The mere mention of single-take action scenes sends the imaginations of the average action fan running wild. Whole movies swinging for the fences with the same gimmick over their entire run-time brings on that same response on steroids, and director James Nunn’s “One-Shot” is the latest to drop into the war zone to combat enemy fire without ever cutting to a different angle.
None other than the one and only Scott Adkins is on hand for one of his most refreshingly different vehicles yet, with character twists viewers never see coming and the visceral feel of an out-and-out war movie.
Scott Adkins goes Navy Seal
Scott portrays U.S. Navy SEAL Jake Harris, tasked with facilitating the escort of incarcerated British medical entrepreneur Amin Mansur (Waleed Elgadi) from a top-secret CIA black site.
The mission seems to be going off without a hitch until a group of insurgents arrive with the aim of getting their hands on Mansur.
As Harris and the SEALS keep Mansur out of reach, CIA operative Zoe Anderson (Ashley Greene) reveals that Mansur had helped funnel materials to a radical terrorist group that lead to the construction of a bomb set to go off in Washington D.C. during the State of the Union address.
High Stakes & Tight Spaces!
Mansur is the one shot the team has to stop the bomb from going off, and with the insurgents determined to stop him from foiling the plot, it’s up to Harris, Anderson, and the SEAL team to survive the assault on the site long enough to get Mansur out to stop the bomb.
Right from the jump, “One Shot” keeps its moral outlook grey, its stakes high, its confines tight, and its action scenes rough and frequently explosive.
A One-Take War Movie that Pulls You in…
It’s essentially a war movie caught in one take, and it never lets you forget what a harrowing nightmare an event like its story would feel like.
“One Shot” sets its table as a mini “Saving Private Ryan”, and with its single-shot format, it’s impossible not to feel right in the middle of a situation where death could be waiting right around every corner.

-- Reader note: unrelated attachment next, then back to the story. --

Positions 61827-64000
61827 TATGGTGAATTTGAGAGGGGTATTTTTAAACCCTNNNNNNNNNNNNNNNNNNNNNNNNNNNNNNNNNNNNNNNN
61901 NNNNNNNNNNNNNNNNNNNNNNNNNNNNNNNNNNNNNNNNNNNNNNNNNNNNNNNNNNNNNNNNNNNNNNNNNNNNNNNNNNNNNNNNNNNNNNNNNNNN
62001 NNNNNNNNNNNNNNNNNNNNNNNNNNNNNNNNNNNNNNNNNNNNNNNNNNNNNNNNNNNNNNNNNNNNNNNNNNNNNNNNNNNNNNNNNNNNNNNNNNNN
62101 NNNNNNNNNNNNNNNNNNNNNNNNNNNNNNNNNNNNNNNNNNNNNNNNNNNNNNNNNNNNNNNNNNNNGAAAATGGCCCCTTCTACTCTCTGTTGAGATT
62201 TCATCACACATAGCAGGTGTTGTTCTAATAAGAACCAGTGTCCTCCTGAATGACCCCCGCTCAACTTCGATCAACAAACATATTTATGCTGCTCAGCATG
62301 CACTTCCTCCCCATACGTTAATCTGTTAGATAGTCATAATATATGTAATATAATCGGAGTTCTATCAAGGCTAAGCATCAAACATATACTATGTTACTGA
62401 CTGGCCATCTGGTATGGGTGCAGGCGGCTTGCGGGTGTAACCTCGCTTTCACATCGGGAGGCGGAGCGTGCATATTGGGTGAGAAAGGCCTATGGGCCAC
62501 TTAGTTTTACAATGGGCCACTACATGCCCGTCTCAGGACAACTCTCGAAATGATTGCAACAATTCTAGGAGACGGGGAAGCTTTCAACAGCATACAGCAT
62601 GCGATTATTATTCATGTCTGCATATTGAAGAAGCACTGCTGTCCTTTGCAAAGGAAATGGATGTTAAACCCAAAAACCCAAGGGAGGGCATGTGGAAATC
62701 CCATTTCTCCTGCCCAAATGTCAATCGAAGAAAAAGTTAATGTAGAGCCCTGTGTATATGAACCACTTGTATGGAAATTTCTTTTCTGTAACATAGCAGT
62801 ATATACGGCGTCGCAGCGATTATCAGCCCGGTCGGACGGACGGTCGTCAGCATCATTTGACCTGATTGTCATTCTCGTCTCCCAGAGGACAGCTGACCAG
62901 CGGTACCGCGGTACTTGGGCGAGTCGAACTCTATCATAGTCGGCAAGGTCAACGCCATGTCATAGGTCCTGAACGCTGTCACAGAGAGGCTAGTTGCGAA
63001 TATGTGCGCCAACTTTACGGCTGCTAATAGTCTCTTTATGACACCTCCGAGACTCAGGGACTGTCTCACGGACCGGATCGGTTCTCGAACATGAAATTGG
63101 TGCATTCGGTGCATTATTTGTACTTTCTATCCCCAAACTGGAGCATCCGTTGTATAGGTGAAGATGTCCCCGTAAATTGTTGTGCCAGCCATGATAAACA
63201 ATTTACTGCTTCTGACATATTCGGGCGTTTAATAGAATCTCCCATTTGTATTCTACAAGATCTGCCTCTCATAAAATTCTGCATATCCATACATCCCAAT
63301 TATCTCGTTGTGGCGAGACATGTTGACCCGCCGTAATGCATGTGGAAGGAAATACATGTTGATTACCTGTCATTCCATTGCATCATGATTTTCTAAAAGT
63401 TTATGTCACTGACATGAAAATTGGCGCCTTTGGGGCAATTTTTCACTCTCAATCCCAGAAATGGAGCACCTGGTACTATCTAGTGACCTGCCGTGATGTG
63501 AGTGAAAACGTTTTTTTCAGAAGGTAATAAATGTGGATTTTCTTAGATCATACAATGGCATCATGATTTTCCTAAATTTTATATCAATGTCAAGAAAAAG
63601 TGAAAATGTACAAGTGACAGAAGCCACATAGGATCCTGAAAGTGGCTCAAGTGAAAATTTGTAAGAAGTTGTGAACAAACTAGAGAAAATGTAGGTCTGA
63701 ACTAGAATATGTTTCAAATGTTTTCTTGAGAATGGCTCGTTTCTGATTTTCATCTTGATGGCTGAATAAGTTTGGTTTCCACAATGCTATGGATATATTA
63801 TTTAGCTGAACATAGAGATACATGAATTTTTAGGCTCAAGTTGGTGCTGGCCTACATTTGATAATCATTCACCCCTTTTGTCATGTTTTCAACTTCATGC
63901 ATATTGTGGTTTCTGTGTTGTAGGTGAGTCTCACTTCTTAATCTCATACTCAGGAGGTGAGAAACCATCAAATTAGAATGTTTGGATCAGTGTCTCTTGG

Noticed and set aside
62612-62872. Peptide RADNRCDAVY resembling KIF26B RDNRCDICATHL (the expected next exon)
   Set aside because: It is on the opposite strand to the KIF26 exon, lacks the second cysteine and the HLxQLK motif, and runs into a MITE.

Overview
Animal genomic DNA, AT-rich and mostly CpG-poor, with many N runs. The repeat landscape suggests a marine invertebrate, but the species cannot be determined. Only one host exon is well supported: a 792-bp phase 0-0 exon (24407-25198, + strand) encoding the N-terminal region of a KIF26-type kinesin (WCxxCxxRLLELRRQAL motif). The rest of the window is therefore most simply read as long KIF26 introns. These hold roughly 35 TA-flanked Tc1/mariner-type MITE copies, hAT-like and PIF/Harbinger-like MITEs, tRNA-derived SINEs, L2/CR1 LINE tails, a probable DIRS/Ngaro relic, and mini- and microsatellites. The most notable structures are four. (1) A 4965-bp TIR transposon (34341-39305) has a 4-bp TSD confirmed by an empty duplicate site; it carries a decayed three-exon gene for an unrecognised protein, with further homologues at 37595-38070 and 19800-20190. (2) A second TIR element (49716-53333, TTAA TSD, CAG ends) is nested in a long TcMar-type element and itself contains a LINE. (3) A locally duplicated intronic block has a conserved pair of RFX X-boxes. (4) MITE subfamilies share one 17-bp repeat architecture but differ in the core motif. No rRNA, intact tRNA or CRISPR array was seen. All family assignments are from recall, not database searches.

Suffice to say, “One Shot” is a military action film where Harris’ somber axiom: “When people find out you’re a team guy, the first question they ask is how many people have you killed. Nobody ever asks how many people you’ve saved”, feels right at home.
Keeping the Tension…ON!
The single-shot gimmick is getting more and more popular for entire movies to take on (as seen in the likes of “1917” or “Crazy Samurai Musashi”), becoming increasingly elaborate in how cuts are hidden to ensure that that real-time edge, feel, and on screen tension is maintained.
“One Shot” pulls that off exceptionally without ever tipping its hat to where its cuts are hidden. Whether Harris is crawling through a vent shaft or silently navigating hallways to pick off enemies like Rambo in a scenario out of “The Raid”, you’re along for the ride in the most pure and palpable way possible.
“One Shot” also knows how to balance its guns-blazing action with the appropriate amount of tension and suspense as Harris and his associates do their best to avoid having to stand their ground against their attackers until there’s no other option.
Tim Man is also on-hand for the movie’s fight scenes, and it’s a different, but intriguing flavor of fist-and-foot action than but he and Scott are known for.
Krav Maga & Knife Fights Heighten the Gritty Feel
With tactical knife fighting and Krav Maga skills as his main close-quarters weapons, the fights are a lot more duck-and-cover and rough around the edges than audiences usually associate with a Scott Adkins action movie, and it meshes perfectly with the film’s edgy tone of survival against overpowering numbers.
“One Shot” is a true first-hand experience of an action movie that only one shot can pull off. Working with the challenges of a single-take war movie juggling act AND a pandemic simultaneously, James Nunn deserves an explosion of acclaim from action movie lovers around the world.
That “One Shot” also never loses its grasp on its emotional core in the empathy it affords to Mansur and Harris’ growing determination that he can heal a deep wound in the prisoner he’s come to transport is also testimony to the strength of its story that it reveals to the audience with calculated precision.
“One Shot” nails the novelty of its title, and hits right where, and when, it counts.